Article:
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Into the Raging Sea: Thirty-Three Mariners, One Megastorm, and the Sinking of El Faro

4.28  ·  Rating details ·  330 Ratings  ·  63 Reviews
A Perfect Storm for a new generation, Rachel Slade's Into the Raging Sea is a masterful page-turning account of the El Faro's sinking.”
—Ben Mezrich, bestselling author of The Accidental Billionaires: The Founding of Facebook

“The one account I’ve read that solves the riddle of El Faro convincingly and thoroughly. Superbly written, Into the Raging Sea deserves a place on th
Kindle Edition, 416 pages
Published May 1st 2018 by Ecco
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Jun 04, 2018 rated it really liked it  ·  review of another edition
“Over the radio, [Captain Michael] Davidson told his crew to throw their rafts in the water and get off the ship. But how could they even walk out onto the deck in those winds, let alone deploy a life raft? Everything – people, rafts, life suits – would be whipped away by [Hurricane] Joaquin and into the waves, or thrown back against the ship’s steel hull to be crushed. The air was solid with salt and water. You couldn’t breathe out there. The crew probably crowded around the door leading to the ...more
Brenda Ayala
May 09, 2018 rated it really liked it
Shelves: shelf-awareness
This is very expertly researched and accounts for every bit of the varying events that caused the sinking of the El Faro.

In short, the company TOTE fucked over their crew by having out of date software and hardware. Captain Davidson was more focused on his own career than getting safely to Puerto Rico. Danielle and Schultz were worried about coming on too strong. In short, bad business practice and poor communication between the ranks doomed the ship from the get-go.

The author did a great job o
David V.
Apr 09, 2018 rated it really liked it  ·  review of another edition
Received as an ARC via my employer Barnes & Noble. Started 4-9-18. Finished 4-12-18. Investigative journalism at its best. Will keep you involved from beginning to end like a good fiction book but it's all true. The sinking of this cargo ship and the deaths of its crew could have been avoided but for the ignorance, apathy, greed, and emotional instability of the parties involved. This book should be used as a textbook in all maritime academies in the world. It would also help to have it be r ...more
Apr 01, 2018 rated it really liked it  ·  review of another edition
Shelves: 2018
This is a fascinating account of the sinking of El Faro, a 700+ ft shipping vessel in 2015. The book delves into modern shipping, the history of ship building, and the pressures of capitalism without ever neglecting the human stories. The recovery of the ship's audio recordings takes readers into the bridge on the last day before the sinking. This is a good book.
Tonstant Weader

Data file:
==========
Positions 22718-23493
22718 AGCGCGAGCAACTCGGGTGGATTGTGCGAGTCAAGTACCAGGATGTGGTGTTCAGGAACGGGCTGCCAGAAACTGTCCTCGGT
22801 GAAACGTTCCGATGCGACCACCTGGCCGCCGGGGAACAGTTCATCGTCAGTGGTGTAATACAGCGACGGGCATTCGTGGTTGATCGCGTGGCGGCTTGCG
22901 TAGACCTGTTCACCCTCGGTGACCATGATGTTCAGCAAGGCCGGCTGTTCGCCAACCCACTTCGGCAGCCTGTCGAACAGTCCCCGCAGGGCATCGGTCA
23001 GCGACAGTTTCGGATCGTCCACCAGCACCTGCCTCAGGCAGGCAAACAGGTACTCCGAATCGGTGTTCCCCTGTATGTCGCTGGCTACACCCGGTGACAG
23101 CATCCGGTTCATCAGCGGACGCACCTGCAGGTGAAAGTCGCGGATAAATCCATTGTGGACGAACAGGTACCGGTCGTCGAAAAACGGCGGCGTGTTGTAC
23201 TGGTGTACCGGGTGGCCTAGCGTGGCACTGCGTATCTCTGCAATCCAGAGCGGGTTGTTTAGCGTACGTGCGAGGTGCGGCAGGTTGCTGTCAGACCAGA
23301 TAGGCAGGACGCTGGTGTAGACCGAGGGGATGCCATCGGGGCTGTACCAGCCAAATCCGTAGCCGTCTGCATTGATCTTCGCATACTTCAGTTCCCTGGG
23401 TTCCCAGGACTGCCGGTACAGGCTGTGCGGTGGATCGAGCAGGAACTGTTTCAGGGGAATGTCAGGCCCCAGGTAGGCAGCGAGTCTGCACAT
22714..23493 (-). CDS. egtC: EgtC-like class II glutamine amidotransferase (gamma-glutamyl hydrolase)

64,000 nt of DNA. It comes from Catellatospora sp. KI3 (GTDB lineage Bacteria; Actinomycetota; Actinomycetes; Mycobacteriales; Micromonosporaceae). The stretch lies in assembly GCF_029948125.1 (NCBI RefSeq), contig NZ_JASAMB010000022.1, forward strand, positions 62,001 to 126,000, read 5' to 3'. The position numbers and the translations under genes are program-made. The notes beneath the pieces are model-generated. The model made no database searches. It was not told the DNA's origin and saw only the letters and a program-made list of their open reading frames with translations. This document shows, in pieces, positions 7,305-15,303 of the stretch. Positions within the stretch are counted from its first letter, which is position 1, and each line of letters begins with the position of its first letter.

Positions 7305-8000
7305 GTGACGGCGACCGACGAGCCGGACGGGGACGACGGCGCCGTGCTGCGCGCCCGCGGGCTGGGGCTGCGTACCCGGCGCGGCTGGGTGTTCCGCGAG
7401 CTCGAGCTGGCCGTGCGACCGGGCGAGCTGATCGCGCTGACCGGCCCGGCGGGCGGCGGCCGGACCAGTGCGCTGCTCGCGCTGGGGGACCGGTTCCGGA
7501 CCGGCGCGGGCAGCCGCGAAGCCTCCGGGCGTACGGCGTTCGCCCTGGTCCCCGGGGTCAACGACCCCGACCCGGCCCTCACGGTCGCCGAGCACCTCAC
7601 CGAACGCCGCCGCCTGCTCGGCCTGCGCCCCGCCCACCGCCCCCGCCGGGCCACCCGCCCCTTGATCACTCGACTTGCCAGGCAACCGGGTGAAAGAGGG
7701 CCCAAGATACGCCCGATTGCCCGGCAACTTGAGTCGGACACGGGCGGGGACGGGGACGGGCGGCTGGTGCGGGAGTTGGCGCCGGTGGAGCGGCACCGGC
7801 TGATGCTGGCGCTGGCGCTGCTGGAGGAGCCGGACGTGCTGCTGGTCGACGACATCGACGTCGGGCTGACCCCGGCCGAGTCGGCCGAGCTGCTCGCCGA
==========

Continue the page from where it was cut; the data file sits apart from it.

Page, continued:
May 18, 2018 rated it really liked it  ·  review of another edition
Shipping is dangerous work and ships run aground, capsize, founder, or sink nearly every day. Some of these tragedies, though, capture the imagination and inspire writers to explore the reasons for their loss and to find some deeper meaning. The sinking of El Faro in Hurrican Joaquin on October 1, 2015, is just such a storm and has already inspired at least three books so far. Rachel Slade’s Into the Raging Sea seeks to do more than tell the story of the loss of El Faro and its thirty-three crew ...more
Jun 25, 2018 rated it it was ok
Clusterfuck. Oh my. This book will make you angry. The anger will increase as you move along, when you get to the details of the hearings that took place in the aftermath of the disaster you will be outraged. I wanted to throw the book through a window.

The book, however, for me, was only so so. It’s likely the issue is just my ability to take a book like this. It has to be investigatory. It can’t be a story only. The author provides great detail. I just could not enjoy reading this. I grew up i
Patrick SG
May 20, 2018 rated it it was amazing
An excellent and harrowing account of the loss of a ship with 33 people aboard during Hurricane Joaquin in 2015. For those who wondered how a ship could have deliberately moved into the path of a tropical system like this the book provides the answer.

Unlike the classic "The Perfect Storm," which this book might be compared to, the author of this book has access to a valuable resource - more than 25 hours of recordings made on the bridge of the ships officers conversations. Much like an airliner'
Jul 17, 2018 rated it it was amazing
You'd expect a bunch of drama from the tale of a massive cargo ship (El Faro) sailing into a massive hurricane (Joaquin) and sinking to the deepest part of the Atlantic, killing all 33 crew members aboard. And, aided by transcripts of the final days and hours taken from the ship's "black box", Rachel Slade definitely delivers on that front. Harrowing shit, and why I'm terrified of the ocean. But Slade, a crack reporter and vivid writer, also weaves into Into the Raging Sea a concise history of c ...more
Jun 05, 2018 rated it really liked it  ·  review of another edition
Shelves: nonfiction
A compelling true story of the sinking of the container ship, El Faro, during Hurricane Joaquin in October 2015 with all 33 hands on board. We are able to glean much of what happened, not only from the voice recorder which was recovered at great cost and time on the bottom of the ocean, but from communications from the ship leading up to the sinking and an investigation led by the US Coast Guard and NTSB. It is the story of corporate greed by a shipping company who wanted their product loaded an ...more